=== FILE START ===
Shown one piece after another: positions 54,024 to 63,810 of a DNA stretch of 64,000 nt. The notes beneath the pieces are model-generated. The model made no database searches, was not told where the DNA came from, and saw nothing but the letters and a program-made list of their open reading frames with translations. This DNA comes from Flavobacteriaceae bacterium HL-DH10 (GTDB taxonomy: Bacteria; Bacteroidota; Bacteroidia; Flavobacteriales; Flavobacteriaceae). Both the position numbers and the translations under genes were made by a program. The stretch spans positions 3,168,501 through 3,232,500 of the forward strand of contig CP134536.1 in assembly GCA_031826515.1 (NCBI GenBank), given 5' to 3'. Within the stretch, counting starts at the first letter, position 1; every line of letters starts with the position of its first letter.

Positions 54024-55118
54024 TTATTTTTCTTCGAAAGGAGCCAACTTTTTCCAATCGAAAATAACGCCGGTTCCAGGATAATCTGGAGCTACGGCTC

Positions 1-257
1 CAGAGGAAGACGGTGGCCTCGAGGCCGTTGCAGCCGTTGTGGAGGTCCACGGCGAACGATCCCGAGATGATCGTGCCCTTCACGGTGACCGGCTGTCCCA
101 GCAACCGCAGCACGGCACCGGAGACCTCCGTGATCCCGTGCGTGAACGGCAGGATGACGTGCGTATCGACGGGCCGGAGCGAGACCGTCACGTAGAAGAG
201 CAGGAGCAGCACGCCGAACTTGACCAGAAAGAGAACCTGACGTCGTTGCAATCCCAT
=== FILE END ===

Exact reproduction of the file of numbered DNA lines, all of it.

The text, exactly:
Shown one piece after another: positions 54,024 to 63,810 of a DNA stretch of 64,000 nt. The notes beneath the pieces are model-generated. The model made no database searches, was not told where the DNA came from, and saw nothing but the letters and a program-made list of their open reading frames with translations. This DNA comes from Flavobacteriaceae bacterium HL-DH10 (GTDB taxonomy: Bacteria; Bacteroidota; Bacteroidia; Flavobacteriales; Flavobacteriaceae). Both the position numbers and the translations under genes were made by a program. The stretch spans positions 3,168,501 through 3,232,500 of the forward strand of contig CP134536.1 in assembly GCA_031826515.1 (NCBI GenBank), given 5' to 3'. Within the stretch, counting starts at the first letter, position 1; every line of letters starts with the position of its first letter.

Positions 54024-55118
54024 TTATTTTTCTTCGAAAGGAGCCAACTTTTTCCAATCGAAAATAACGCCGGTTCCAGGATAATCTGGAGCTACGGCTC

Positions 1-257
1 CAGAGGAAGACGGTGGCCTCGAGGCCGTTGCAGCCGTTGTGGAGGTCCACGGCGAACGATCCCGAGATGATCGTGCCCTTCACGGTGACCGGCTGTCCCA
101 GCAACCGCAGCACGGCACCGGAGACCTCCGTGATCCCGTGCGTGAACGGCAGGATGACGTGCGTATCGACGGGCCGGAGCGAGACCGTCACGTAGAAGAG
201 CAGGAGCAGCACGCCGAACTTGACCAGAAAGAGAACCTGACGTCGTTGCAATCCCAT